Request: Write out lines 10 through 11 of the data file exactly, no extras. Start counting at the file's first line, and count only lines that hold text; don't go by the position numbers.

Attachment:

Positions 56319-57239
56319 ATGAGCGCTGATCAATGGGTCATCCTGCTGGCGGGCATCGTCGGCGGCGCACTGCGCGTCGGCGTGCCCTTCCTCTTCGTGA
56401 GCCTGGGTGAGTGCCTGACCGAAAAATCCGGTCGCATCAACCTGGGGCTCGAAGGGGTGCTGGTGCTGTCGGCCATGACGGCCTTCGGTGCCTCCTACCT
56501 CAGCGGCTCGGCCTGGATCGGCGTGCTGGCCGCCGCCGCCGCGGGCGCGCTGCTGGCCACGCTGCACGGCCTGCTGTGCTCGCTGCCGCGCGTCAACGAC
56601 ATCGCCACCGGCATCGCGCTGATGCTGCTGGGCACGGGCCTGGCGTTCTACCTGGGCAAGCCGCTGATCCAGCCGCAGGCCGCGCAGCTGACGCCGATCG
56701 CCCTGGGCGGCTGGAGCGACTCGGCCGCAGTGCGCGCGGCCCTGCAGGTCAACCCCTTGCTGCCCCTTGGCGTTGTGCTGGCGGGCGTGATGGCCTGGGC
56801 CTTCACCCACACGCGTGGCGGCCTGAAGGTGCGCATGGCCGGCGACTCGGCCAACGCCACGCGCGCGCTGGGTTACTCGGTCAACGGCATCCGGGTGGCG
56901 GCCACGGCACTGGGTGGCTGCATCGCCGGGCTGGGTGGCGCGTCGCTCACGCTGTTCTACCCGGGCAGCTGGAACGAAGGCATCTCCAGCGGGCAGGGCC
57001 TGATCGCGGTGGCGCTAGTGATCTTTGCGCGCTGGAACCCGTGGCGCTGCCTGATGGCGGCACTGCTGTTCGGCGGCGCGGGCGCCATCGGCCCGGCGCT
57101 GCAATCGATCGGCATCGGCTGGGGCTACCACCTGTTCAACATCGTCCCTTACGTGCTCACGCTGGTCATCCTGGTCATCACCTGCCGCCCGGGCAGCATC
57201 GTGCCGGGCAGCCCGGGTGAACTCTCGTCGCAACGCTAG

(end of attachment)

57101 GCAATCGATCGGCATCGGCTGGGGCTACCACCTGTTCAACATCGTCCCTTACGTGCTCACGCTGGTCATCCTGGTCATCACCTGCCGCCCGGGCAGCATC
57201 GTGCCGGGCAGCCCGGGTGAACTCTCGTCGCAACGCTAG